On the first day of each school year I would go around to all of the teachers and remind the old ones that they could just call me ‘Yinka’ and explain to the any new ones that Yinka is ‘easier to pronounce’ so they can just call me that! I used to panic! Sweaty palms, butterflies, the lot.

Even now, when I introduce myself to people I either accept that they hear Bianca, I don’t say Bianca, I’ve never said Bianca, my name is not Bianca! But that is what they’re going to call me or I have to literally spell it out before they get it:
Yinka like: WHY EYE EN KAY AY you know?

It no longer bothers me. I am proud in a way, as proud as I can be of something that I didn’t choose. I am not 7 year old me, nor am I 11 year old me- desperate to fit in. I am current me, in 2015 and I want to stand out.

Having written all of this down and seen, on paper how bad I felt about something which was A. Out of my control and B. Actually something beautiful, It seems silly almost as silly as the comments which inspired this post, but that is the beauty of hindsight.

When I left school I took the stance that a name is nothing, I went all (Romeo and) Juliet and decided that if my name was Rose I would still smell as sweet, I would still be the same person I am now, there would be absolutely nothing different about my personality, my looks or my life choices. I came to the conclusion that my name meant nothing.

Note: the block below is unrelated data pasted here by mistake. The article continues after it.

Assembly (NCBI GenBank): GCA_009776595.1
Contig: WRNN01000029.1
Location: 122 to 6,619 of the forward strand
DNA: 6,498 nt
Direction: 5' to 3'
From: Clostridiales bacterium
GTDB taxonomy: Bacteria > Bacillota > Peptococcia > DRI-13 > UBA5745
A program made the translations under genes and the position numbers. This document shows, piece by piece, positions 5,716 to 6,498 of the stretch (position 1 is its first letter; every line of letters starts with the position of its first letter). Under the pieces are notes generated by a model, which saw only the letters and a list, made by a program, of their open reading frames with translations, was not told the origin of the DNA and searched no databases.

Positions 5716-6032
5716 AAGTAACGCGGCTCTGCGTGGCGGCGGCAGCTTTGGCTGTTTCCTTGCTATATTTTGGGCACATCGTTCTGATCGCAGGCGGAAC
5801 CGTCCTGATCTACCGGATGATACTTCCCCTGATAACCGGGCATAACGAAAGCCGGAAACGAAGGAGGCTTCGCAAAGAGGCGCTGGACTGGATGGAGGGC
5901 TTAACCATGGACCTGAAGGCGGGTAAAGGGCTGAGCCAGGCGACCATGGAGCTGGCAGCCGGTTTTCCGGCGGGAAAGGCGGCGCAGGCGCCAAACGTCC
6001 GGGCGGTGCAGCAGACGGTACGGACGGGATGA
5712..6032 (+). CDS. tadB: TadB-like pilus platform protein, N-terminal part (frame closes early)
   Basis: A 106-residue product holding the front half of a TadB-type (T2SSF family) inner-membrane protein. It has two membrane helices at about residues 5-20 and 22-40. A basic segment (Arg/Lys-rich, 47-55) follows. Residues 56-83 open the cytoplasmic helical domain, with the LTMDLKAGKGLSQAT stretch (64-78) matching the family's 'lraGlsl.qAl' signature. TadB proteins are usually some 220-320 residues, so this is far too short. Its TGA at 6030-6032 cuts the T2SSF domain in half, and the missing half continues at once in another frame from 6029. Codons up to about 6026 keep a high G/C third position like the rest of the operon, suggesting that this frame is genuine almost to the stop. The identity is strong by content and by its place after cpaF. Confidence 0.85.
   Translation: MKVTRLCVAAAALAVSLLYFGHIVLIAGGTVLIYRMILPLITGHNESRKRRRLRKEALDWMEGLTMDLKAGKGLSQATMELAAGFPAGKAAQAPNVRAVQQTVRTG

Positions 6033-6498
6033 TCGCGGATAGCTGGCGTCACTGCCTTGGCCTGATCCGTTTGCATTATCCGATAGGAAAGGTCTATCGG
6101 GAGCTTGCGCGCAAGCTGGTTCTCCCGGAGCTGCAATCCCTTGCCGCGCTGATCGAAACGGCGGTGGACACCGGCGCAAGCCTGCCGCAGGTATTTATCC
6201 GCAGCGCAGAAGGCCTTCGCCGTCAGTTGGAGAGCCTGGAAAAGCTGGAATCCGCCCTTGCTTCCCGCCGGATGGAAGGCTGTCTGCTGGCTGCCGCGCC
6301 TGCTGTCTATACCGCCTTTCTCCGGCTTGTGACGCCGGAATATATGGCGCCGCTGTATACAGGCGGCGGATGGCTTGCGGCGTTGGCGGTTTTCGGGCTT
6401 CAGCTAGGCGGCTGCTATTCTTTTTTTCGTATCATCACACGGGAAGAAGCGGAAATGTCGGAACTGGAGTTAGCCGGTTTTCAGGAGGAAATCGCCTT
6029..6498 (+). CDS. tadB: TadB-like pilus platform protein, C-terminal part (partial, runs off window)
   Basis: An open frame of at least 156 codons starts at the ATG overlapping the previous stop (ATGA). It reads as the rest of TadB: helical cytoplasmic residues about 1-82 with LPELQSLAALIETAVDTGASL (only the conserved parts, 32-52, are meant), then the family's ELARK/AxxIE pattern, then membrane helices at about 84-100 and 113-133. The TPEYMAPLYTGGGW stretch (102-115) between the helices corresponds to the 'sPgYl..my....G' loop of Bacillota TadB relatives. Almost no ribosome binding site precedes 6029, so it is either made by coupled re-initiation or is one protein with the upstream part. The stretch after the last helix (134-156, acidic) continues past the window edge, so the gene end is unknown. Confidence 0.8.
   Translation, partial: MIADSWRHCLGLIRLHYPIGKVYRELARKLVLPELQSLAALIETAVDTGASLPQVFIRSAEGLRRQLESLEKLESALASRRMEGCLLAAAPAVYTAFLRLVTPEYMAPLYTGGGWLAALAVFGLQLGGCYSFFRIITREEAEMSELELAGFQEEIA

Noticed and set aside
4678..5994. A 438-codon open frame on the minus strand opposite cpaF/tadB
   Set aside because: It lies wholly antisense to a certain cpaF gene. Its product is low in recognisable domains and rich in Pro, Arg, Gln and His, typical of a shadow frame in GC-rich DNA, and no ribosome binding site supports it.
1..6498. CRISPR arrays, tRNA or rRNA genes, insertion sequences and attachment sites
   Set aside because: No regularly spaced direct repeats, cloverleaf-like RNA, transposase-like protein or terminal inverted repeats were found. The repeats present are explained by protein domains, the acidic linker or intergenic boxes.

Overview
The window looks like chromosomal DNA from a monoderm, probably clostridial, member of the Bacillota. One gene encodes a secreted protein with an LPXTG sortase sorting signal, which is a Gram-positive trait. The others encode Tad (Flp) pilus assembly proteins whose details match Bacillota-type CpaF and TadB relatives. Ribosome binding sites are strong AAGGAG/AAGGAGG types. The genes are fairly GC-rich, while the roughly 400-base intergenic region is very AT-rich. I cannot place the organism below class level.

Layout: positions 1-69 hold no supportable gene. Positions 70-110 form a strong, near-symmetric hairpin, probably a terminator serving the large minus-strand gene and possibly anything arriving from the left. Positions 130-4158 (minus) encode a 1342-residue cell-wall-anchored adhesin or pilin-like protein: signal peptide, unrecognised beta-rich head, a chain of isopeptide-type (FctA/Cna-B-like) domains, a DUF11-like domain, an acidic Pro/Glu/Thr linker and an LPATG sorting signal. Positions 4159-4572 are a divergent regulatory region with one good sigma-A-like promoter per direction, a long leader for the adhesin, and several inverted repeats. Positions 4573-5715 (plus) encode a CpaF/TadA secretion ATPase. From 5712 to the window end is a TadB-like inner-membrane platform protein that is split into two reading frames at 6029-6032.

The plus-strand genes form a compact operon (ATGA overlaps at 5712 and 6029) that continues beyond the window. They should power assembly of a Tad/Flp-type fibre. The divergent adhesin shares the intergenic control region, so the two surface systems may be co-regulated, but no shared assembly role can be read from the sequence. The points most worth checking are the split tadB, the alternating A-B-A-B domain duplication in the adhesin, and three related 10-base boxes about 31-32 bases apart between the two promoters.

But I believe I was wrong there too.
My dad was right all of those years ago, my name is my heritage, it is my culture and my stamp on the world, telling it I am here I am (half) Nigerian and I am ready! All twenty-nine letters of me!

Maybe having a name that is different is a good thing, and this is coming from a person who has spent most of their life feeling embarrassed, slowly I am realizing that it is good to be different to not fit in with the mold, no my name doesn’t automatically mean that I will be great but people will remember me. I am not the only Yinka (I know at least two others) but I am the only me. And at the end of the day, that is what counts right?

So what is in a name? To me it means everything but nothing, it carries so much history but has no bearing on my future. But it has helped shape me, and for that I am grateful.
So I write this for the Raven Symone’s and even for the Katie Hopkins’ (who is an arse and doesn’t really deserve a mention but hey)

My name (and this time I am proud to say it) is Olayinka Leigh-Catherine Bokinni, but you of-course can call me Yinka (: xx

 

3 Comments Add yours

  1. Absolutely well said !! I couldn’t agree more!
    I’m truly happy that you are grateful for your name. Lots of people struggle with that or anything else really but it takes time. to except something and see the actual, true good side of it all.

    Love this post Yinka!
    Jade xo

    Ps: Your name suits you perfectly xo

  2. marshah says:

    I empathise with you at such a young age. Name means a lot, it is more than letters and I totally agree with your father point of view. Blessings Sistar:))))))

  3. Ola says:

    We should always be proud of our heritage and culture, as african desendants, the beauty in african and most especially Nigerian names is that it comes from the heart and when you break the name down you become proud of the meaning and how it shapes you as a person when you embrace it. It is a shame a lot of British african youth try to hide or change the name just to fit iin to a so called box rather than be proud and get people to at least try pronoucing it properly. Thumbs up to you. 🙂